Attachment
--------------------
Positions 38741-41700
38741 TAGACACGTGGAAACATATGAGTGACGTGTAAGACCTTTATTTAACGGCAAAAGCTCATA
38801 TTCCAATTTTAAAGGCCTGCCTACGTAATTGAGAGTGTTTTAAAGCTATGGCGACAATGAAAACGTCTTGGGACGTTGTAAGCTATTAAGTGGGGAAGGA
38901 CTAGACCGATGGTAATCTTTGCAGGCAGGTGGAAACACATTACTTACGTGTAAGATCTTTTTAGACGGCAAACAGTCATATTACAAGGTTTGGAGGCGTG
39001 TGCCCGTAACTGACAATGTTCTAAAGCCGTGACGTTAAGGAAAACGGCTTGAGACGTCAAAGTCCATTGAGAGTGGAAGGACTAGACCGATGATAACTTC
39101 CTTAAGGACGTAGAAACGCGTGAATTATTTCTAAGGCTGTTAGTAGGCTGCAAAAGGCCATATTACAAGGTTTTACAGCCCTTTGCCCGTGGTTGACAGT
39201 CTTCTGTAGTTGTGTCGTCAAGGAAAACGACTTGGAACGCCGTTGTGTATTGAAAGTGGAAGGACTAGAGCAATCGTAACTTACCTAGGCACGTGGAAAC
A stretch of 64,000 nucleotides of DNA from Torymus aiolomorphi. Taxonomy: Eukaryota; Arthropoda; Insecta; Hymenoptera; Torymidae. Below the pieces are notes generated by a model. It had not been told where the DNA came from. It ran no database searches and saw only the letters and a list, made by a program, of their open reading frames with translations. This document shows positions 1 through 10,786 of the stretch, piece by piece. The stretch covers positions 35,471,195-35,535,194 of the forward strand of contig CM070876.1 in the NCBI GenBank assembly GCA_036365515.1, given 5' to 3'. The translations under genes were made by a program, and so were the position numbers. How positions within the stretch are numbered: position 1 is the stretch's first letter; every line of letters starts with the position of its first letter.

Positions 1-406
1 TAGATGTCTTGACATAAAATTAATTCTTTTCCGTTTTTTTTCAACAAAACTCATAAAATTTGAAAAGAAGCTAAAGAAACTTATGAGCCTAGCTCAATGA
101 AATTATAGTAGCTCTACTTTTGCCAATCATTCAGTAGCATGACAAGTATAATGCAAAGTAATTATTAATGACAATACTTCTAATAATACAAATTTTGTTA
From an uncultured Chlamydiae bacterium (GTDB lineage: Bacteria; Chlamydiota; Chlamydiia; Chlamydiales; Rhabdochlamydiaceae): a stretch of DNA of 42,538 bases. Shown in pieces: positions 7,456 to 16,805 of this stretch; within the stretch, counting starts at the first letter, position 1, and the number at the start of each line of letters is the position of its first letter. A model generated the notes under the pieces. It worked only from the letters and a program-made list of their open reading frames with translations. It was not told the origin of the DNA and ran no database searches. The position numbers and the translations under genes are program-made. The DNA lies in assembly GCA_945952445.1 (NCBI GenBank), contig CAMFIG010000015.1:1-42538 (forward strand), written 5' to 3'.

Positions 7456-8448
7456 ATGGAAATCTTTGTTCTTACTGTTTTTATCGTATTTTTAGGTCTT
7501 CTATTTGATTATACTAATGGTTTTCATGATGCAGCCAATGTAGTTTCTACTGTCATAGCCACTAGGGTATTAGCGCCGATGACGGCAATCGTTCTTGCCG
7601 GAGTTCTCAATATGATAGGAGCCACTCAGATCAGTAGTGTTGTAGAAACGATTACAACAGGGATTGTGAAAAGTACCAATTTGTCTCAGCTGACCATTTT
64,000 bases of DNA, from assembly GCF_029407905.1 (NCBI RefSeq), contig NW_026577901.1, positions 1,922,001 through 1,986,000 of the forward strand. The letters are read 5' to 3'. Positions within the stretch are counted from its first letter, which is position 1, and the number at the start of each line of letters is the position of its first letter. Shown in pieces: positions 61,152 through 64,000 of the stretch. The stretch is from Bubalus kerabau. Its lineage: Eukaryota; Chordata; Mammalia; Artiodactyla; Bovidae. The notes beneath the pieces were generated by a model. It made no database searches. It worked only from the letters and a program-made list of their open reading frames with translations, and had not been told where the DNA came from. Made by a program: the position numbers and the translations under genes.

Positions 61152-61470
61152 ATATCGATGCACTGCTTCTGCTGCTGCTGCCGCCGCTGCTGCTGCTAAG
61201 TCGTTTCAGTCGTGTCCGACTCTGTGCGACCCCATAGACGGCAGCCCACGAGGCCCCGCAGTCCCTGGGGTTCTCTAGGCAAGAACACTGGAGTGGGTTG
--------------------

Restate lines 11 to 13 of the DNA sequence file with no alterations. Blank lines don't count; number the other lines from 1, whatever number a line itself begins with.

101 AATTATAGTAGCTCTACTTTTGCCAATCATTCAGTAGCATGACAAGTATAATGCAAAGTAATTATTAATGACAATACTTCTAATAATACAAATTTTGTTA
From an uncultured Chlamydiae bacterium (GTDB lineage: Bacteria; Chlamydiota; Chlamydiia; Chlamydiales; Rhabdochlamydiaceae): a stretch of DNA of 42,538 bases. Shown in pieces: positions 7,456 to 16,805 of this stretch; within the stretch, counting starts at the first letter, position 1, and the number at the start of each line of letters is the position of its first letter. A model generated the notes under the pieces. It worked only from the letters and a program-made list of their open reading frames with translations. It was not told the origin of the DNA and ran no database searches. The position numbers and the translations under genes are program-made. The DNA lies in assembly GCA_945952445.1 (NCBI GenBank), contig CAMFIG010000015.1:1-42538 (forward strand), written 5' to 3'.

Positions 7456-8448